Tunisia bids adieu to Islamic thinker who rejected prohibition of alcohol, prostitution
Mohamed al-Talbi, the Tunisian who passed away on Monday at the age of 96, may have been infamous for his controversial remarks but was indeed one of the leading thinkers of his time.
A leading researcher of Quran and Islam, al-Talbi was the first Dean of the Faculty of Arts at Tunis University. He also taught history and published a series of books on subjected related to diligence and emancipation in Islam.
In recent years, Mohammed Al-Talabi was in the news for opposing former President Zine El Abidine Ben Ali when he defended freedom for the Tunisian people. However, it was his direct approach toward interpretations of the Quran, different from jurisprudence practiced by well-known scholars, that kept him in the headlines.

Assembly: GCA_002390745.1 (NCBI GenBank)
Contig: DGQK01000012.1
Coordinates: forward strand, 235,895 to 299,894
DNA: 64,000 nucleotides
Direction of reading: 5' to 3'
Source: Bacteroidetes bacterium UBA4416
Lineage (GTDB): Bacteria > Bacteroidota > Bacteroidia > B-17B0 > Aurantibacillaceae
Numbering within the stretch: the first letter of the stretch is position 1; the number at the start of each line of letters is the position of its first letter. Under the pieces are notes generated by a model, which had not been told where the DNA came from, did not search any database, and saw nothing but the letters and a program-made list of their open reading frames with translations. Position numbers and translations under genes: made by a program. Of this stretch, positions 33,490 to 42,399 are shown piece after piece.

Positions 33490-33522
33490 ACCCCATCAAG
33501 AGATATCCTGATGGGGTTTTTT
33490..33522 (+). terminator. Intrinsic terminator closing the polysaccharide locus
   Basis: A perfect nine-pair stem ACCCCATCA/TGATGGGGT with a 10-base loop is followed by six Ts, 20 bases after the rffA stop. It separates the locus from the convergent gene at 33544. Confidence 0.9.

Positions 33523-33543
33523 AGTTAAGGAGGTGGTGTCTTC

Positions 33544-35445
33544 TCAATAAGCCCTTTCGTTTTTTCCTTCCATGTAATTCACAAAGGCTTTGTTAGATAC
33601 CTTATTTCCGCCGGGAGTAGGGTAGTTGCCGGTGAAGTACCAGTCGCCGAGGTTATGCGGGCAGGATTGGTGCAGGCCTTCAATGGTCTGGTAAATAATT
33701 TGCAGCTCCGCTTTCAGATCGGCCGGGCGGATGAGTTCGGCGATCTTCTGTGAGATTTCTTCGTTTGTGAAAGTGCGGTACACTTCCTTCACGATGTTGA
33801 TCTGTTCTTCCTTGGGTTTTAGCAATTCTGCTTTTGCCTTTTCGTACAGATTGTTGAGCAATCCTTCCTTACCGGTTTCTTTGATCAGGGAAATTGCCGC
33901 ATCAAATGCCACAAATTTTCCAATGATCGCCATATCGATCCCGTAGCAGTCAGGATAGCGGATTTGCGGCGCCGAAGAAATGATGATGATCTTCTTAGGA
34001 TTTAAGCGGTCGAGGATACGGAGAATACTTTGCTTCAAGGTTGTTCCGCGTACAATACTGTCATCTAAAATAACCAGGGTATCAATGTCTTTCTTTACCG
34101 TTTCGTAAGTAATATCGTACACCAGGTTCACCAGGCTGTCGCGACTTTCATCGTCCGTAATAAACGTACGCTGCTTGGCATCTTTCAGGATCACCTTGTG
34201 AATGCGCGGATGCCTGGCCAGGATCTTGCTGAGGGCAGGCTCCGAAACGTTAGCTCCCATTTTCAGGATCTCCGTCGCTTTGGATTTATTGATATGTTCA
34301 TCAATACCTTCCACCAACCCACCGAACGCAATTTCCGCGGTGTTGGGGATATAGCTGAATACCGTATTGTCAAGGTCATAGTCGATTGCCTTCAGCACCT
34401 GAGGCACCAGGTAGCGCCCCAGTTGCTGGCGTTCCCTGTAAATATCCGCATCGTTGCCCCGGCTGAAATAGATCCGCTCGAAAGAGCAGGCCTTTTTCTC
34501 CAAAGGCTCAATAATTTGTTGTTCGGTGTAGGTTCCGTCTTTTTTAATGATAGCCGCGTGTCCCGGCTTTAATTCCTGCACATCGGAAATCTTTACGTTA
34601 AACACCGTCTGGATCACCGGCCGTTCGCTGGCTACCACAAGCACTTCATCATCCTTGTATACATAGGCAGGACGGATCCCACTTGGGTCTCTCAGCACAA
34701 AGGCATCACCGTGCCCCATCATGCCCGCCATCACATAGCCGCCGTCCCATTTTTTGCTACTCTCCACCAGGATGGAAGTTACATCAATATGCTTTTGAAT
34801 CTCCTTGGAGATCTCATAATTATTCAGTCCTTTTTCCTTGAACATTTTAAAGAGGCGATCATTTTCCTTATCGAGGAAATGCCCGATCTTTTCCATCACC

Views on the Shari’ah
He also came to be known for his views on Shariah, which he rejected as it was not developed until the sixth century. Several of his controversial views came in for criticism from scholars of Islam in and outside Tunisia.
Mohammed al-Talabi once said that prostitution is allowed in Islam and is the same as alcohol. He also said that if a woman did not wear hijab, and even if she goes out naked, this would not lead to punishment.
Al-Talabi also said that the punishment of stoning (in case of adultery committed by married people) does not find mention in the Quran and that the same applies to apostasy or abandonment of Islam.
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